Riot police use pepper spray to disperse protesters at the Hong Kong international airport [Tyrone Siu/Reuters]
The scuffles broke out on Tuesday evening after an injured person was escorted out of the main terminal by medics in order to be taken away in an ambulance.
Several police vehicles were blocked by protesters, and riot police moved in, pushing some demonstrators back and using pepper spray at times. At least two people were reportedly detained.
Protesters also barricaded some passageways in the airport with luggage trolleys and other objects.
Hong Kong’s Airport Authority said operations at the airport had been “seriously disrupted” and that departing passengers had been unable to reach immigration counters.
Hong Kong’s stockmarket fell to a seven-month low.
Ten weeks of increasingly violent clashes between police and protesters have roiled Hong Kong as thousands of residents have repeatedly taken to the streets to protest against what they see as an erosion of freedoms and autonomy under Chinese rule.
The United Nations High Commissioner for Human Rights urged Hong Kong to exercise restraint and investigate evidence of its forces firing tear gas at protesters in ways banned under international law.
“Take a minute to look at our city, our home,” Chief Executive Carrie Lam said, at a news conference in the government headquarters complex, which is fortified behind a nearly two-metre-high water-filled barricades.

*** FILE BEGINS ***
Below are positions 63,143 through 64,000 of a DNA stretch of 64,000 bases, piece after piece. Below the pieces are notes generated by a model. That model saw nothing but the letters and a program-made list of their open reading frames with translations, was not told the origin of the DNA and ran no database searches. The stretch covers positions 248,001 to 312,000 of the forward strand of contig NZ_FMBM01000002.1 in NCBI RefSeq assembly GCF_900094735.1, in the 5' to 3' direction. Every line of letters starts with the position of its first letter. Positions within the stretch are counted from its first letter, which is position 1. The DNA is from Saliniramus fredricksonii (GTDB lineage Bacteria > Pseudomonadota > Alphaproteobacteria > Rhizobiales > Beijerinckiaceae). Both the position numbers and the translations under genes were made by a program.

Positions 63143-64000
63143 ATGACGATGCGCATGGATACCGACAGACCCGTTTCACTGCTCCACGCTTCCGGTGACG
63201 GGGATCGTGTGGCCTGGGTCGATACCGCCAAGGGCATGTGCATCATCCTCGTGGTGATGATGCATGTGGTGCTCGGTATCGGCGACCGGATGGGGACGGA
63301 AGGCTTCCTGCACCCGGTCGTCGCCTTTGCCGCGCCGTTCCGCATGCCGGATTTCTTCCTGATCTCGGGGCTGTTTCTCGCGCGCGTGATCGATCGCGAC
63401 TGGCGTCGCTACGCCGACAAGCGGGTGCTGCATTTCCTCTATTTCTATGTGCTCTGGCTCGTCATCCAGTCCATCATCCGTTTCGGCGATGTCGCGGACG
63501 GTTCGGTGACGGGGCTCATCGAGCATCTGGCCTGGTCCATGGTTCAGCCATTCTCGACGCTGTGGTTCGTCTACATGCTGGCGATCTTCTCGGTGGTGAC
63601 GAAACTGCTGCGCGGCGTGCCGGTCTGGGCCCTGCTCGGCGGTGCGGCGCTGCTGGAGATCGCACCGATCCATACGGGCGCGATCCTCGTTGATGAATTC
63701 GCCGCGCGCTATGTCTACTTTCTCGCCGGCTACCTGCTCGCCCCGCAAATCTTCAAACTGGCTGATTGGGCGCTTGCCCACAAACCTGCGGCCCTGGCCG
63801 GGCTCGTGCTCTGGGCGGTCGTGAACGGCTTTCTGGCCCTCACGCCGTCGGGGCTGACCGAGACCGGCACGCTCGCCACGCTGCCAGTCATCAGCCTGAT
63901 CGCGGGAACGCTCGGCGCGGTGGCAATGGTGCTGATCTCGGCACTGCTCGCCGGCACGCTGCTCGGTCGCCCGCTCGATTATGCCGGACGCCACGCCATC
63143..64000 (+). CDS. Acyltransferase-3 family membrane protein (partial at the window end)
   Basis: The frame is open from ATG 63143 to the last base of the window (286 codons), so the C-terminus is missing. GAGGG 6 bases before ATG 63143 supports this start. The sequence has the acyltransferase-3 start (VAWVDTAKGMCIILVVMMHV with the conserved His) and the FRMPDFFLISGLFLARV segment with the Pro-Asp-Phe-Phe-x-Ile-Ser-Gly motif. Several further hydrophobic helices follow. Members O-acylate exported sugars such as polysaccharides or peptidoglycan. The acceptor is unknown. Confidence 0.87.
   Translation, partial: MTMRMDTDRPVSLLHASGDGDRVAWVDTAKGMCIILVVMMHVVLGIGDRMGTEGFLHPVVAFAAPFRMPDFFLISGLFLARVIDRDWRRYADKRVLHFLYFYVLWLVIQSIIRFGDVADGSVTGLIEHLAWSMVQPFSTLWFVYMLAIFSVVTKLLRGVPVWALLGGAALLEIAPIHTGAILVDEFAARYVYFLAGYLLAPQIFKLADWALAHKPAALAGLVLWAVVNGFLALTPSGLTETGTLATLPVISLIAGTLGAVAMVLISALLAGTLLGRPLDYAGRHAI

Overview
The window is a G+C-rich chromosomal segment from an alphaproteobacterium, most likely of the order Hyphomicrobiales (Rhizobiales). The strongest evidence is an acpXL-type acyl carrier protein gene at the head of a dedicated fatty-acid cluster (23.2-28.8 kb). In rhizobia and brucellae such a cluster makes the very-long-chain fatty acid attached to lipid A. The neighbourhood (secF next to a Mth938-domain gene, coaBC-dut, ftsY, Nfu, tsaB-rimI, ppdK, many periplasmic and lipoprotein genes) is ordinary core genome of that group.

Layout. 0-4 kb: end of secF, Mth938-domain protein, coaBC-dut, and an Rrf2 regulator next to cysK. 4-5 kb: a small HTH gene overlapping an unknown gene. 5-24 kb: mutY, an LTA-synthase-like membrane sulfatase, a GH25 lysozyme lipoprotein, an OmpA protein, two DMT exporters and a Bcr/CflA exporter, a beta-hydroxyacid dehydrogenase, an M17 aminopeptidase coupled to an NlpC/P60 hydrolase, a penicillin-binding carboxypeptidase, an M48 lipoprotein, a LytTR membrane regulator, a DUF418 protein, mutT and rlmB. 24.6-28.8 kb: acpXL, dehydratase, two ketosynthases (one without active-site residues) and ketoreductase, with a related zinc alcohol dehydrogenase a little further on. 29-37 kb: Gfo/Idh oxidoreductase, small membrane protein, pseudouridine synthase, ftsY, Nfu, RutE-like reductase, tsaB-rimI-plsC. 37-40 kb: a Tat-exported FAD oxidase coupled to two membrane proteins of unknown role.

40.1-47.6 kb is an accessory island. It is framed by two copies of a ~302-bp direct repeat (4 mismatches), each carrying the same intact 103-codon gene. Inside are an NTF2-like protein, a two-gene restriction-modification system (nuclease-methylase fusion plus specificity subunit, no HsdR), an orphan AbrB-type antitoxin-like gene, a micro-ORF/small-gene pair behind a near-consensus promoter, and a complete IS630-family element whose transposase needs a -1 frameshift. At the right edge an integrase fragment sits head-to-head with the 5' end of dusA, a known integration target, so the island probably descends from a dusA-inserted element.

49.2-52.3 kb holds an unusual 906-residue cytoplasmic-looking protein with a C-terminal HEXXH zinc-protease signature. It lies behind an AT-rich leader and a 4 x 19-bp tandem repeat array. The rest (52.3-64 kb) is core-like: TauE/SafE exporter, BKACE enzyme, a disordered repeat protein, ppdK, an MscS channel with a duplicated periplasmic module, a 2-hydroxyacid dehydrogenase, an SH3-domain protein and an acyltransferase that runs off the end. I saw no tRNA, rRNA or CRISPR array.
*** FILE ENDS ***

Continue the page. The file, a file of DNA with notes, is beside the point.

“Can we bear to push it into the abyss and see it smashed to pieces?”
China this week condemned some protesters for using dangerous tools to attack police, calling the clashes as the first signs of “terrorism”.
The rallies present Chinese President Xi Jinping with one of his biggest challenges since he came to power in 2012.Hong Kong legal experts say Beijing might be paving the way to use anti-terrorism laws to try to quell the demonstrations.
The clashes at the airport followed an unprecedented airport shutdown on Monday.
Again on Tuesday, thousands of black-clad protesters jammed the terminal, chanting, singing and waving banners.
Floors and walls were covered with missives penned by activists and other artwork. Initially, the scene was peaceful as knots of protesters spoke to travelers, explaining their aims.
“Sorry for the inconvenience, we are fighting for the future of our home,” read one protest banner at the airport.
“I think paralyzing the airport will be effective in forcing Carrie Lam to respond to us … it can further pressure Hong Kong’s economy,” Dorothy Cheng, 17, told Reuters news agency.
‘Panic and chaos’
The weeks of protests began as opposition to a now-suspended bill that would have allowed suspects to be extradited to mainland China, but have swelled into wider calls for democracy.
Demonstrators say they are fighting the erosion of the “one country, two systems” arrangement that enshrined some autonomy for Hong Kong since China took it back from Britain in 1997.
They want Lam to resign. She says she will stay.
“My responsibility goes beyond this particular range of protest,” Lam said on Tuesday, adding that violence had pushed the territory into a state of “panic and chaos”.
Speaking from Hong Kong, Al Jazeera’s Rob McBride said the situation in Hong Kong was volatile and continuously changing.
“There are literally hundreds of passengers wondering how they are going to get out of Hong Kong because their flights have been cancelled and they don’t know when they are going to get out.
“The police tactics being used have come under intense scrutiny,” said McBridge, adding that the UN has been “very critical of some of the techniques police have used, for example the firing of tear gas in closed spaces.”